Businesses have the right to cross-subsidize any of their products (whose market shares stand and remain at less that 20% within political jurisdictions no smaller than counties) with revenues from other profitable products (or any other source) without any restrictions if there are at least 4 total suppliers of similar products serving the same county. If there are only 3 total suppliers, a maximum of 30% market share should be allowed before cross-subsidy restrictions are imposed. When 2 total suppliers exist, the critical percentage should be 40% before cross-subsidy restrictions are imposed. The reason for a slightly lower than proportional percentage of the market share is to help restrict subsidized products from achieving a proportional market share (or larger) given that they are clearly not competing within a true free market or on an equal footing with their competitors. No company should be allowed to sell a subsidized product without penalty if their market share is more than the allowable percentages stated under this proposal.
Constructing the Tax
Two statistics should be used to formulate this penalty.
- The first statistic would be the dollar amount to which a company subsidizes the product in question. Thus, a determination regarding the subsidized dollar amount for each product must be made either through the company releasing such information or by having a court decide on an estimated amount of the subsidy. The dollar amount of the subsidy would then constitute the bulk of the penalty.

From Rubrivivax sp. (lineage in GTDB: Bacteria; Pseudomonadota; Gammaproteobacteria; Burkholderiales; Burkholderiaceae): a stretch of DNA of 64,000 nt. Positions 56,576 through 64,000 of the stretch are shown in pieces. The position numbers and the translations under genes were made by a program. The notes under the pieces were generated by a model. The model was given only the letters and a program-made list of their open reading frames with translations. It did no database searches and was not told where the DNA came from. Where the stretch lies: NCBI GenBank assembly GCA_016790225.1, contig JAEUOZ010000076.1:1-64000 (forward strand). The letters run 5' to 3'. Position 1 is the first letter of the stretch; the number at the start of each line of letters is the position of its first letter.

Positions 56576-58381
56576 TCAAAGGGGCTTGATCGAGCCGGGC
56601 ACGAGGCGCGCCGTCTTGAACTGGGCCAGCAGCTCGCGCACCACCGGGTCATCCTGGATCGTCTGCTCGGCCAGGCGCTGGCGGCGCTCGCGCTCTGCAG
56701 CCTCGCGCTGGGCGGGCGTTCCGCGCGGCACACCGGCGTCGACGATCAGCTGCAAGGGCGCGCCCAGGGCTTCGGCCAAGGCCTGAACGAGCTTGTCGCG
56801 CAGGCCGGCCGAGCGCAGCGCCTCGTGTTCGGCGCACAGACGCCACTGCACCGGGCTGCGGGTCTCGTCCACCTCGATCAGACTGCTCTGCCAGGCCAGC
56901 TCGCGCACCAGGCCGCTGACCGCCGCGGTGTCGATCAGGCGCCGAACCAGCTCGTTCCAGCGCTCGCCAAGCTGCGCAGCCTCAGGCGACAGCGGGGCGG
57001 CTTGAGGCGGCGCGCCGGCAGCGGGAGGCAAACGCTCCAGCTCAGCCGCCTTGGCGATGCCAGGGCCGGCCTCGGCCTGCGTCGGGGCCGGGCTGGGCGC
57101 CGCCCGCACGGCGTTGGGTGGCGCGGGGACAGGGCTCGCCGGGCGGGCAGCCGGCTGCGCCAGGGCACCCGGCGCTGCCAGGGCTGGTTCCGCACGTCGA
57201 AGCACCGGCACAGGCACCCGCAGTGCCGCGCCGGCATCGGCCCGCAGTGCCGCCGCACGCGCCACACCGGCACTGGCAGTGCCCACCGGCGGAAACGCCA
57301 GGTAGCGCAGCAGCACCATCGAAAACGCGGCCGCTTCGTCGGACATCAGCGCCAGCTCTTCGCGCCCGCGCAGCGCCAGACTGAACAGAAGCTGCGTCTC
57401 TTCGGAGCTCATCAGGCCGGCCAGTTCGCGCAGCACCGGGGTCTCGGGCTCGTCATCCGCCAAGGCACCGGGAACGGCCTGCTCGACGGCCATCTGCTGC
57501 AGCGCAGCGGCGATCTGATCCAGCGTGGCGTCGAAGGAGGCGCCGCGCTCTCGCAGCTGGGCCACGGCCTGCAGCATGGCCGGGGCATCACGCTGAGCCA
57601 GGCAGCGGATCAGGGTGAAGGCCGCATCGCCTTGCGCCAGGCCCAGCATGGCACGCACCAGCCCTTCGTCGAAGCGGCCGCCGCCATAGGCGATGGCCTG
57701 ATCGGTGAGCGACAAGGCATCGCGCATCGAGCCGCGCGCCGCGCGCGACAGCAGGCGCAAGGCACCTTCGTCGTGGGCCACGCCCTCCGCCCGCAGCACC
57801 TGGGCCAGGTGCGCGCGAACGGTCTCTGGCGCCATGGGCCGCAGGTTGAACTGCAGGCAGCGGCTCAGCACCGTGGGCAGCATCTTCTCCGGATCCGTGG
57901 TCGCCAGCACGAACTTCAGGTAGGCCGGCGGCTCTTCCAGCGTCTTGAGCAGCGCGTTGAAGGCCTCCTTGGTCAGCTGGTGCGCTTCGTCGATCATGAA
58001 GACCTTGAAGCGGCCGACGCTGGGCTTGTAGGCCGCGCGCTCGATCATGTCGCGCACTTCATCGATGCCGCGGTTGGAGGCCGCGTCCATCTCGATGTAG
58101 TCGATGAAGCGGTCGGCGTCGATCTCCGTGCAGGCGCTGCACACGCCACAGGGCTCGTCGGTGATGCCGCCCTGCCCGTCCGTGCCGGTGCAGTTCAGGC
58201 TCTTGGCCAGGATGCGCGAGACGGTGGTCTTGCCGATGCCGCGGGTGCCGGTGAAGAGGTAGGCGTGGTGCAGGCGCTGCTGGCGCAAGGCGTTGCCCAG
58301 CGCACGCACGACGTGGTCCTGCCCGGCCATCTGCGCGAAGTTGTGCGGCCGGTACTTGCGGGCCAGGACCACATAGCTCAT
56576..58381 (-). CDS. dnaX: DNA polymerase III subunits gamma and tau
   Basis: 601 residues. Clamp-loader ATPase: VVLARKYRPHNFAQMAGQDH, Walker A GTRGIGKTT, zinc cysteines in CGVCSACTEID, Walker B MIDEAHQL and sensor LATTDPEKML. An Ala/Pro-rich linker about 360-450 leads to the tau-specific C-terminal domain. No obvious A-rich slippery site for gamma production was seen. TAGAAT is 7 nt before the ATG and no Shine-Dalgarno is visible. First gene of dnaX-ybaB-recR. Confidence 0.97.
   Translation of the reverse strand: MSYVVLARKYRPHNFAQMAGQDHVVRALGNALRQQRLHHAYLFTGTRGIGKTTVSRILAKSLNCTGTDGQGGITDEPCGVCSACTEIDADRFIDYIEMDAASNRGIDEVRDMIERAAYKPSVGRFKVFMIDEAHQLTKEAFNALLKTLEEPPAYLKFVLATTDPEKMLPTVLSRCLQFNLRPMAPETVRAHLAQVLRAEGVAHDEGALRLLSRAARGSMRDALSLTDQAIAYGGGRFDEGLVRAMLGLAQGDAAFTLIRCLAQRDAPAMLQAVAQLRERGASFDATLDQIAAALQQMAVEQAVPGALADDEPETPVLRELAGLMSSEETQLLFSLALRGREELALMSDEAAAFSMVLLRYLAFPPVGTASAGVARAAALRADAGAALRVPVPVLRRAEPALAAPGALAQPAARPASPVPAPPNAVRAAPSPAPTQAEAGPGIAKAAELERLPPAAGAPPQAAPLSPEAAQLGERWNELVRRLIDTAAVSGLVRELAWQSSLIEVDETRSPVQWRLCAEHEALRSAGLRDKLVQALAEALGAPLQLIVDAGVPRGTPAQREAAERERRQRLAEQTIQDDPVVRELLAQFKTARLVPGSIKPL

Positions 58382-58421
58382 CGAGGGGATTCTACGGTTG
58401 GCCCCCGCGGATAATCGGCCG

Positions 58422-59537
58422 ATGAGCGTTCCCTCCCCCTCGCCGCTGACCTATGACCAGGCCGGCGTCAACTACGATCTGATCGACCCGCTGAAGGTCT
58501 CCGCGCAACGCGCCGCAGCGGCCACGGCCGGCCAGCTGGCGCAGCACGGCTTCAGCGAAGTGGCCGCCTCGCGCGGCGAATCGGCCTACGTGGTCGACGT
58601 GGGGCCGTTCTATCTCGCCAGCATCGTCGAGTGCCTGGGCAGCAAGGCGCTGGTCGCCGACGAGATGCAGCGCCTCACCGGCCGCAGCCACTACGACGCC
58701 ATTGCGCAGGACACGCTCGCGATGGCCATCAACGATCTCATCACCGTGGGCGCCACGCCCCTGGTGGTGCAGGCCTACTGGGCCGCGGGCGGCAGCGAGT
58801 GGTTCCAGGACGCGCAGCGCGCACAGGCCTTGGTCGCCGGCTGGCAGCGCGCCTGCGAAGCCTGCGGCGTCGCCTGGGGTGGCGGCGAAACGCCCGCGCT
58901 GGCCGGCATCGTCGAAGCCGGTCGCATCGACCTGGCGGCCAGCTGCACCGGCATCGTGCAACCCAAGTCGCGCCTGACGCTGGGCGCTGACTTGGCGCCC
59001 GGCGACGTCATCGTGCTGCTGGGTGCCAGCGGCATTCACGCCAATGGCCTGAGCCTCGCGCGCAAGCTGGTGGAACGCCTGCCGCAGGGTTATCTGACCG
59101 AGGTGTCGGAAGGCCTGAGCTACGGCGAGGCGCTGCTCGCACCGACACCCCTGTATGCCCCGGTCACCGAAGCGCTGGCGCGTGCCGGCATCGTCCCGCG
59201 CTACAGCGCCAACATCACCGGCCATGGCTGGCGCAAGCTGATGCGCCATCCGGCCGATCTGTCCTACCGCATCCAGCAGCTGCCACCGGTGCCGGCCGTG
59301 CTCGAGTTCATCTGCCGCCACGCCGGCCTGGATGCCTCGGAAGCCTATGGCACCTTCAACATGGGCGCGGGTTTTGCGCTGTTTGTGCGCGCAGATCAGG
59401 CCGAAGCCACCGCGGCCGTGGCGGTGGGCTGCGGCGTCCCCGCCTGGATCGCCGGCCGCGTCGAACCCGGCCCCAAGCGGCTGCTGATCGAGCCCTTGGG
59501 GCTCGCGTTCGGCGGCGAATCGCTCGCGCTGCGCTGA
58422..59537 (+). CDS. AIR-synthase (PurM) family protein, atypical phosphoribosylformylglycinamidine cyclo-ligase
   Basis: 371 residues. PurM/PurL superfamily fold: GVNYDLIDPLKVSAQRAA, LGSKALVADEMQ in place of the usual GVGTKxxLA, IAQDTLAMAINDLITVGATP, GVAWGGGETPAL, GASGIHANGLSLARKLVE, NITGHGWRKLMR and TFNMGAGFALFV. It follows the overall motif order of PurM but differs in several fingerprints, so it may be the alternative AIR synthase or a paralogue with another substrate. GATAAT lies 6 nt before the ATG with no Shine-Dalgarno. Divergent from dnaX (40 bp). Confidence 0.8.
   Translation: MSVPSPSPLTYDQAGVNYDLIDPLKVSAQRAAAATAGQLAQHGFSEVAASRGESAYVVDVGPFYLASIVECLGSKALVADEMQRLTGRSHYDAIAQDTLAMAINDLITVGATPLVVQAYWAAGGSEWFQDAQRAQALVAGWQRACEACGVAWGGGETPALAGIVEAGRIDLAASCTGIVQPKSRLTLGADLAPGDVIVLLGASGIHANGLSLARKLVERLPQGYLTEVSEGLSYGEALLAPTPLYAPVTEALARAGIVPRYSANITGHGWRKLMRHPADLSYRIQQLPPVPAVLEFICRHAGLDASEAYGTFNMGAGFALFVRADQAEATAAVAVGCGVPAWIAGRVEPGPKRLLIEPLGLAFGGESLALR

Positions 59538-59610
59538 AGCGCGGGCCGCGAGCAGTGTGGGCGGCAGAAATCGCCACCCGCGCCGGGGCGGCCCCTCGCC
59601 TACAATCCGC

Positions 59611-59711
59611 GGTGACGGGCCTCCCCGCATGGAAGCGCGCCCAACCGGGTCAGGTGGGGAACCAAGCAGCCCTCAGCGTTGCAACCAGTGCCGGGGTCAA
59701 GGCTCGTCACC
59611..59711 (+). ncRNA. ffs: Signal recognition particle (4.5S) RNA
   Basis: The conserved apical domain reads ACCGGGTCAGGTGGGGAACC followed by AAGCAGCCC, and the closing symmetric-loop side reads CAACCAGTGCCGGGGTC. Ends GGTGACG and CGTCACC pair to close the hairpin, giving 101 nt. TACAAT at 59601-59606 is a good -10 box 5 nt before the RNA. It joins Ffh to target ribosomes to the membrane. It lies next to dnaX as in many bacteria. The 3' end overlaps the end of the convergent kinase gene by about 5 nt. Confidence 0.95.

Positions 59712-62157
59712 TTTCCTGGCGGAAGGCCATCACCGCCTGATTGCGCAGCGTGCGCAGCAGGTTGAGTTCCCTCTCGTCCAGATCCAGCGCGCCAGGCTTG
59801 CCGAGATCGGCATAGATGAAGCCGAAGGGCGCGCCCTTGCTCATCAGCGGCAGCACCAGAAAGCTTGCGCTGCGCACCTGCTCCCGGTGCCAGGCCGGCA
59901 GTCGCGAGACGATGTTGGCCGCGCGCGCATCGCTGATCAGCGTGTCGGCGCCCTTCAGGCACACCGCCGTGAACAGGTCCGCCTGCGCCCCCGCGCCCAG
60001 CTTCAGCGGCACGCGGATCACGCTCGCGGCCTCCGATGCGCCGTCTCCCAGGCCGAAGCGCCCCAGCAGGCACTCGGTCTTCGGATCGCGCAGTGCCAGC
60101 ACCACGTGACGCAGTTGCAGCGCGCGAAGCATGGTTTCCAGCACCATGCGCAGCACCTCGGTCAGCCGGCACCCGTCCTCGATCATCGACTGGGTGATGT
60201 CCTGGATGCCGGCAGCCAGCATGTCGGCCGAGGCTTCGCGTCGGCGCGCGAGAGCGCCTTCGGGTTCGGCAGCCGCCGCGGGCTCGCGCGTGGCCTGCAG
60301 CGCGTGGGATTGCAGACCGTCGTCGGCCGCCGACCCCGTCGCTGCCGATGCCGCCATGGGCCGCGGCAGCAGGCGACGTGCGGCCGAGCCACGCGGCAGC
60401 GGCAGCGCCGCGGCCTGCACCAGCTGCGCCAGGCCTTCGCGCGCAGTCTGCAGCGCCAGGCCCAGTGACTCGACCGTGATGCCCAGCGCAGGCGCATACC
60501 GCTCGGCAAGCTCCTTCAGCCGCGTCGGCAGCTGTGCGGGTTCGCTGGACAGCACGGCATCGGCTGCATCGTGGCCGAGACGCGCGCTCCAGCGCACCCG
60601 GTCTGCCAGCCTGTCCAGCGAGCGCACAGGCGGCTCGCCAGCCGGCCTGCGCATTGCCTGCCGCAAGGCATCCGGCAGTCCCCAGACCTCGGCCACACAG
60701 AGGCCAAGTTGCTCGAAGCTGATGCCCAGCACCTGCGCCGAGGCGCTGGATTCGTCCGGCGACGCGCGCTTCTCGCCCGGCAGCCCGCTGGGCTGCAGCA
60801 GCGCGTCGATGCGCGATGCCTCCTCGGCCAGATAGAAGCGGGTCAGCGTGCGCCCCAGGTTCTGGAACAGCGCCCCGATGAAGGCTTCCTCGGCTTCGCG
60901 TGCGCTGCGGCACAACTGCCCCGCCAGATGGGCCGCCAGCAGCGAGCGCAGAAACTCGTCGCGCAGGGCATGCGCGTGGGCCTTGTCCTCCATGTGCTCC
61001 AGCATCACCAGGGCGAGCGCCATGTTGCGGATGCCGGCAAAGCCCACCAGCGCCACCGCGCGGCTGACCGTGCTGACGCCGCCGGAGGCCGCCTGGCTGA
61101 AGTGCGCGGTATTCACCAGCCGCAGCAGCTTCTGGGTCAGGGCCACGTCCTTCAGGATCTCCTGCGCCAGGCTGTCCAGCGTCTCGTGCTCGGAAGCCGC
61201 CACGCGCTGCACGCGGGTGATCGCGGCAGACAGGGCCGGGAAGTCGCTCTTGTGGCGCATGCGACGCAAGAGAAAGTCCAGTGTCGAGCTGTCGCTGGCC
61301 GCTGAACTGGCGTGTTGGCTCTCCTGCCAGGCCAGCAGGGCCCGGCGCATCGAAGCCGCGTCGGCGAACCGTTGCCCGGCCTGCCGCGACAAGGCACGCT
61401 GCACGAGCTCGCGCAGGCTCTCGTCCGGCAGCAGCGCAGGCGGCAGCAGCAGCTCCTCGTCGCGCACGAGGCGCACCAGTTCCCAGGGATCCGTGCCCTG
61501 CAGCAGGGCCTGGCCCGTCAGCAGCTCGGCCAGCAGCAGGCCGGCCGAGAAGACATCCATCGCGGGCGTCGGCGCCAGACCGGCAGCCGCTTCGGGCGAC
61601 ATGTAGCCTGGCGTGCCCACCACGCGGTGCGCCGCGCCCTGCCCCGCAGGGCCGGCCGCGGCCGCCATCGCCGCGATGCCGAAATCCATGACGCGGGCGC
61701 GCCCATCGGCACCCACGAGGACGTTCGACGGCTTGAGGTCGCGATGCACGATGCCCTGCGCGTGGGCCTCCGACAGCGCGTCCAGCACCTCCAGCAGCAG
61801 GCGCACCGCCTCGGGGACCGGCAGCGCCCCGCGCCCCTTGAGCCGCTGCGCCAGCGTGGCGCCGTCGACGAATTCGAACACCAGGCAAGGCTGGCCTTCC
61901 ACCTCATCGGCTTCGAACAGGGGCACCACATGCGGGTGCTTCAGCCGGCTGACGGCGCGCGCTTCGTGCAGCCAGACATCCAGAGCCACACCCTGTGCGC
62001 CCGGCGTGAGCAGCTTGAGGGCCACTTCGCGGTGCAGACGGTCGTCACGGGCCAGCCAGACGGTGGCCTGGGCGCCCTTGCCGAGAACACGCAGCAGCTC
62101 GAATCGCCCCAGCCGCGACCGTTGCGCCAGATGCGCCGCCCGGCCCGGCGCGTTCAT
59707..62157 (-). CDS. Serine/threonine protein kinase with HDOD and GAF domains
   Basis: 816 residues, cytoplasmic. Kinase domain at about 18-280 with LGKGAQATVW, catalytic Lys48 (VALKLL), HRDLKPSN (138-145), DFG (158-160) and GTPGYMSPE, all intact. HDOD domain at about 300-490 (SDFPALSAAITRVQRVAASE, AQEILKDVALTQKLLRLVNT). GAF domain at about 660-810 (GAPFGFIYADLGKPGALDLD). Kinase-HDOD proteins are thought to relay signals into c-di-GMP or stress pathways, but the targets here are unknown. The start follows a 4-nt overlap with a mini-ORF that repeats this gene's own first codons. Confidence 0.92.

- The second statistic would be the amount (in percentage points) by which a company exceeds its allowable market share under this proposal. This same percentage figure would be multiplied by the product’s selling price, and the resulting dollar amount would constitute the second portion of this penalty.
The resultant dollar amounts from both statistics obtained above would constitute the total amount of this cross-subsidy penalty.
For example, let’s say that there are 4 companies offering widgets (each one costing $200 to produce) and each company has a proportional market share of 25%. (Remember, a maximum market share of 20% is allowed with 4 suppliers.) One company, however, subsidizes its widgets by 15% ($30, in this example) and has a market share that is 5% above that which is allowed by this proposal. Because of these two factors, this company would be subjected to a cross-subsidy penalty tax of $40. This amount is determined by taking the product’s subsidized amount ($30) and, adding it to 5% (the product’s excessive market share percentage) of the product’s selling price ($10).